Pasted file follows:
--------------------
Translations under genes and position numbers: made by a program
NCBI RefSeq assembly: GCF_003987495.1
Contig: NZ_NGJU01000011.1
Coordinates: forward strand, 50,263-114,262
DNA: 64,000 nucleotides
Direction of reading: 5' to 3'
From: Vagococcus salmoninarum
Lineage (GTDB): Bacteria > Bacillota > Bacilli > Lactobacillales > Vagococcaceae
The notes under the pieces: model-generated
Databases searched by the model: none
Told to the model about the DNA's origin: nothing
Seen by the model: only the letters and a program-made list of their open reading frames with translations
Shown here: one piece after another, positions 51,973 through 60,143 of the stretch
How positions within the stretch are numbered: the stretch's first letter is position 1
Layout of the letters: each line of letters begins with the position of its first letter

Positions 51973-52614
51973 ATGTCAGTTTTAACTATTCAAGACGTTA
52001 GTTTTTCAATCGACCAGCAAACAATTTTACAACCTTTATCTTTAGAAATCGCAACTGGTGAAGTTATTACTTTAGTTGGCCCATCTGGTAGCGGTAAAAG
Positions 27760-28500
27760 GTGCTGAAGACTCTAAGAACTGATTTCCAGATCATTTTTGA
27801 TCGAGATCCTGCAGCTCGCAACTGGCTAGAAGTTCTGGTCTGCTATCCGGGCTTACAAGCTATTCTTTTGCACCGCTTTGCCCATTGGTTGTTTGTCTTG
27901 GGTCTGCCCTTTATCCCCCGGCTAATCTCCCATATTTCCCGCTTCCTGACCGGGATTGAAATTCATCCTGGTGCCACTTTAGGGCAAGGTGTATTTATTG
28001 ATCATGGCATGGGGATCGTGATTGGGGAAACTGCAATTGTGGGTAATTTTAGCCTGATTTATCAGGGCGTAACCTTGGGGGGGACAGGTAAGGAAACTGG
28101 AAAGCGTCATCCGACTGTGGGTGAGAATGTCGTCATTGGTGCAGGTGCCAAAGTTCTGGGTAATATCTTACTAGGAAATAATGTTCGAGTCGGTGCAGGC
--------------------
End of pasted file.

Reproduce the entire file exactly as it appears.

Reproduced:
Translations under genes and position numbers: made by a program
NCBI RefSeq assembly: GCF_003987495.1
Contig: NZ_NGJU01000011.1
Coordinates: forward strand, 50,263-114,262
DNA: 64,000 nucleotides
Direction of reading: 5' to 3'
From: Vagococcus salmoninarum
Lineage (GTDB): Bacteria > Bacillota > Bacilli > Lactobacillales > Vagococcaceae
The notes under the pieces: model-generated
Databases searched by the model: none
Told to the model about the DNA's origin: nothing
Seen by the model: only the letters and a program-made list of their open reading frames with translations
Shown here: one piece after another, positions 51,973 through 60,143 of the stretch
How positions within the stretch are numbered: the stretch's first letter is position 1
Layout of the letters: each line of letters begins with the position of its first letter

Positions 51973-52614
51973 ATGTCAGTTTTAACTATTCAAGACGTTA
52001 GTTTTTCAATCGACCAGCAAACAATTTTACAACCTTTATCTTTAGAAATCGCAACTGGTGAAGTTATTACTTTAGTTGGCCCATCTGGTAGCGGTAAAAG
Positions 27760-28500
27760 GTGCTGAAGACTCTAAGAACTGATTTCCAGATCATTTTTGA
27801 TCGAGATCCTGCAGCTCGCAACTGGCTAGAAGTTCTGGTCTGCTATCCGGGCTTACAAGCTATTCTTTTGCACCGCTTTGCCCATTGGTTGTTTGTCTTG
27901 GGTCTGCCCTTTATCCCCCGGCTAATCTCCCATATTTCCCGCTTCCTGACCGGGATTGAAATTCATCCTGGTGCCACTTTAGGGCAAGGTGTATTTATTG
28001 ATCATGGCATGGGGATCGTGATTGGGGAAACTGCAATTGTGGGTAATTTTAGCCTGATTTATCAGGGCGTAACCTTGGGGGGGACAGGTAAGGAAACTGG
28101 AAAGCGTCATCCGACTGTGGGTGAGAATGTCGTCATTGGTGCAGGTGCCAAAGTTCTGGGTAATATCTTACTAGGAAATAATGTTCGAGTCGGTGCAGGC